You know, as a young boy I was fascinated with the story of the “Trojan Horse” and marvelled at the illustrated images of it from children books to it’s depiction on old black and white movies I would watch on Sunday afternoons in front of the television.
For anyone who is unaware, quick history lesson.. the Trojan Horse is a tale from the Trojan War about the subterfuge that the Greeks used to enter the city of Troy and win the war around 12th Century BC. In short, after a fruitless 10-year siege, the Greeks constructed a huge wooden horse, and hid a select force of men inside. The Greeks pretended to sail away, and the Trojans pulled the horse into their city as a victory trophy. That night the Greek force crept out of the horse and opened the gates for the rest of the Greek army, which had sailed back under cover of night. The Greeks entered and destroyed the city of Troy, decisively ending the war.
Fast forward to 2006 and I’m sitting having lunch in an old canteen room of a chemistry lab smack bang in the middle of a large iron and steel making plant. I’m eating sandwiches, looking out of a window and daydreaming about childhood.
Somewhere between the ham and cheese and the tuna salad I started thinking about that old Trojan Horse story and the analogies that could be made with the industry and town surrounding me. Food for thought right?
Anyway, before I knew it I was putting pen to scrap of paper and sketching out an image that I could never have imagined would resurface again years later in several incarnations, particularly as a large charcoal drawing and eventually an even bigger oil painting.
In the canteen on that day, over spilt bread crumbs.. I started reimagining the industrial giant surrounding me as that impenetrable steel horse, full of people I didn’t really know and how something.. at first appearing as a gift, might eventually become a threat to a community.
The hurried early sketch, the later charcoal and the current full colour painting come from that same place, that same feeling yet at the same time born from boyhood memory and wonder.
I’m not really one to wax lyrical about the philosophical nature or meaning of a painting, but I hope the viewer recognises and understands the underlying metaphor of the work, and it’s very real semblance to the situation this town and many others throughout Australia are currently finding themselves in.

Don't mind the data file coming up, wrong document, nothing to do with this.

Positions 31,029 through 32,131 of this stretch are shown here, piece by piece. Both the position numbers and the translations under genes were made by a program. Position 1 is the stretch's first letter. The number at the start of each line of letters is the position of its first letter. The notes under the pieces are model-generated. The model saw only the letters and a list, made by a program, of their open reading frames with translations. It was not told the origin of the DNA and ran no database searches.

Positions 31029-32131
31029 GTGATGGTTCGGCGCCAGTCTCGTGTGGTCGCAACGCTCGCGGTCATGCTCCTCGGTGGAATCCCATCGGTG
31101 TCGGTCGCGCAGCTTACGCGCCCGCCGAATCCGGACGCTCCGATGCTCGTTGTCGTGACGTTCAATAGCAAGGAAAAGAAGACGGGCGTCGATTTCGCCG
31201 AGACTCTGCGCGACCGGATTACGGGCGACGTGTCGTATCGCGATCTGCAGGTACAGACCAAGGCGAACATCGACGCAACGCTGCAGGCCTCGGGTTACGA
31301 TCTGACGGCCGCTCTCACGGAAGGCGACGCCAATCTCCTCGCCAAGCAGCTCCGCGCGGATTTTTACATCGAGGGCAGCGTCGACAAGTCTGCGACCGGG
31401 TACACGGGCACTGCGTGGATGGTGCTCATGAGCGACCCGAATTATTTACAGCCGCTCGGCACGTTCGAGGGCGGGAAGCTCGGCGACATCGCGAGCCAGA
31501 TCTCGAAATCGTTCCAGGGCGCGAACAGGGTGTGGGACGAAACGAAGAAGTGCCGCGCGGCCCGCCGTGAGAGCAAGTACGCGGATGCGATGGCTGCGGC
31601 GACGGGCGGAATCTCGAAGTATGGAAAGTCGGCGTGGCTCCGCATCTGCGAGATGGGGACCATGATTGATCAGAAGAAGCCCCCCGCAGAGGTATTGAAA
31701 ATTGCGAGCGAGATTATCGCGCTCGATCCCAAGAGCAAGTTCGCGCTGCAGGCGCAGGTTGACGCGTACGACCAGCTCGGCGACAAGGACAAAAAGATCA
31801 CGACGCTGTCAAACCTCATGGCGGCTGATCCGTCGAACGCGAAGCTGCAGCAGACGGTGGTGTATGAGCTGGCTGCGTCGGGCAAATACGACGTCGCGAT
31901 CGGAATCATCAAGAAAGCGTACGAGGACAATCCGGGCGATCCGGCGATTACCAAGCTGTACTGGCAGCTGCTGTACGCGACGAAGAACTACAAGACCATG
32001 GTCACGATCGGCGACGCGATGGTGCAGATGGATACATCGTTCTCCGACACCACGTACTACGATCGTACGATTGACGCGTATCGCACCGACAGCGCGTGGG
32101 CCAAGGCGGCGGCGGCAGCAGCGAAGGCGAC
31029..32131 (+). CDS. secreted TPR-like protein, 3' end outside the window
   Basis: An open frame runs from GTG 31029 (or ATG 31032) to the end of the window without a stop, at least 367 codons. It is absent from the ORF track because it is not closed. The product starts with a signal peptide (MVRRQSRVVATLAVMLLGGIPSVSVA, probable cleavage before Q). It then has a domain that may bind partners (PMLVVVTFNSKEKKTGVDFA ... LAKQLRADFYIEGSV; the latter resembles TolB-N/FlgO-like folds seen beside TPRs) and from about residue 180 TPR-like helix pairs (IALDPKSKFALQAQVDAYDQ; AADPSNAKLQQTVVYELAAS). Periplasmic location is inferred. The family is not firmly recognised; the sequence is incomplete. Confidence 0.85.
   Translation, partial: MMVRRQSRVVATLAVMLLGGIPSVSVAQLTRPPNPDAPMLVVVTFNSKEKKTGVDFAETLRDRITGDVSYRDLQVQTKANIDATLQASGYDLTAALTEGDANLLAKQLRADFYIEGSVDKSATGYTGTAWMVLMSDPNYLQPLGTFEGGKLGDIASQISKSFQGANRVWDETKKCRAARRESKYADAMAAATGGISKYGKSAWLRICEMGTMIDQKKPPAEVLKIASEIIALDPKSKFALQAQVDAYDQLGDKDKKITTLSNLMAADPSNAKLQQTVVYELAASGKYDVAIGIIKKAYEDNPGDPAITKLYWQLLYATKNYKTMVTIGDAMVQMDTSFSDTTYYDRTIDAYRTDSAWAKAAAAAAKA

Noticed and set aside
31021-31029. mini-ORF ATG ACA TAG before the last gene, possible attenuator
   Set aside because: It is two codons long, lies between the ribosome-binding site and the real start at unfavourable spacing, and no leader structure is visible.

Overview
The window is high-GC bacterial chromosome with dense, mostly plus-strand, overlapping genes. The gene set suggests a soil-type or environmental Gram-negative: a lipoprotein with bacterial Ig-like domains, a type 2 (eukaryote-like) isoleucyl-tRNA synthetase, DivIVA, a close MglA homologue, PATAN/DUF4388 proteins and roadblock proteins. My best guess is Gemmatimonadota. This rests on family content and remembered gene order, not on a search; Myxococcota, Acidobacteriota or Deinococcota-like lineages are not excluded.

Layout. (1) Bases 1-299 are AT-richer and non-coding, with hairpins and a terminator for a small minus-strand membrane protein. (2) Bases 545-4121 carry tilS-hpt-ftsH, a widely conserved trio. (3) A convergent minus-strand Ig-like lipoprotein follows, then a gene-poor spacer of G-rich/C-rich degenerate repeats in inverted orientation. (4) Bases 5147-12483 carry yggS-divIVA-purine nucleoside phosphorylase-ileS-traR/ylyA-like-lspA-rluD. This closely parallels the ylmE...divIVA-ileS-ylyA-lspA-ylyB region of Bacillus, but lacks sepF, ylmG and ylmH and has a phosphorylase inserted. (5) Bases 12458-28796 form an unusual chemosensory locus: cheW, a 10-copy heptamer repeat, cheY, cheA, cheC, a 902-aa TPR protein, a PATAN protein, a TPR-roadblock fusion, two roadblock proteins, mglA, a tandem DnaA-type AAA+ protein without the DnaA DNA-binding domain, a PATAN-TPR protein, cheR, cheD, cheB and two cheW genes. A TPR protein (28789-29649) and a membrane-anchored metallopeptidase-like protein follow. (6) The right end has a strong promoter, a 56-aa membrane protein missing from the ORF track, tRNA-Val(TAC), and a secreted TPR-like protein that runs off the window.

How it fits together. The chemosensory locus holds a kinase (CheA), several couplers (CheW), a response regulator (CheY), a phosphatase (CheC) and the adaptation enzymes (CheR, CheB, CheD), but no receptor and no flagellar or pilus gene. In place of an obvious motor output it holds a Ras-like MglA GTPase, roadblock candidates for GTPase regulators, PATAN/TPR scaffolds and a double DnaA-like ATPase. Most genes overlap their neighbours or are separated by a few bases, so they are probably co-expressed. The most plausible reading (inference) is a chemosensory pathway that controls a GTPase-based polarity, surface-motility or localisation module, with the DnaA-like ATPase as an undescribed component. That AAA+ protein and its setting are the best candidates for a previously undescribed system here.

Ok, my 2015 Trojan Horse is finished and it’s inclusion as a finalist in a $25000 art prize is even more heartening for me, especially as it’s audience are the very people that the painting was/is meant for. People who live in a place of dependence.. and that because of it or in spite of it their community relies on a nearby resource. In this case a resource industry that is in crisis mode where the world ore price is having such a significant effect on both national and regional economies, peoples livelihood and the ultimate wellbeing of their families.
For everyones sake I am hoping things change for the better. For now there is much waiting. Waiting for what will happen next.
“The Trojan Horse [the ore price cometh]”
180 x 120cm. Oil on board
Leith O’Malley – Artists statement:
Historically, artists were once the voice of their community.
Their work was often a form of meaningful and topical social commentary. They spoke for the people.
Art was, and still is a valuable communication tool.
Reflecting on the current economic climate, my painting provides a satirical viewpoint via a palette of equal parts metaphor and oil paint.
These are uncertain, times for a lot of communities.
I hope my work speaks to that uncertainty.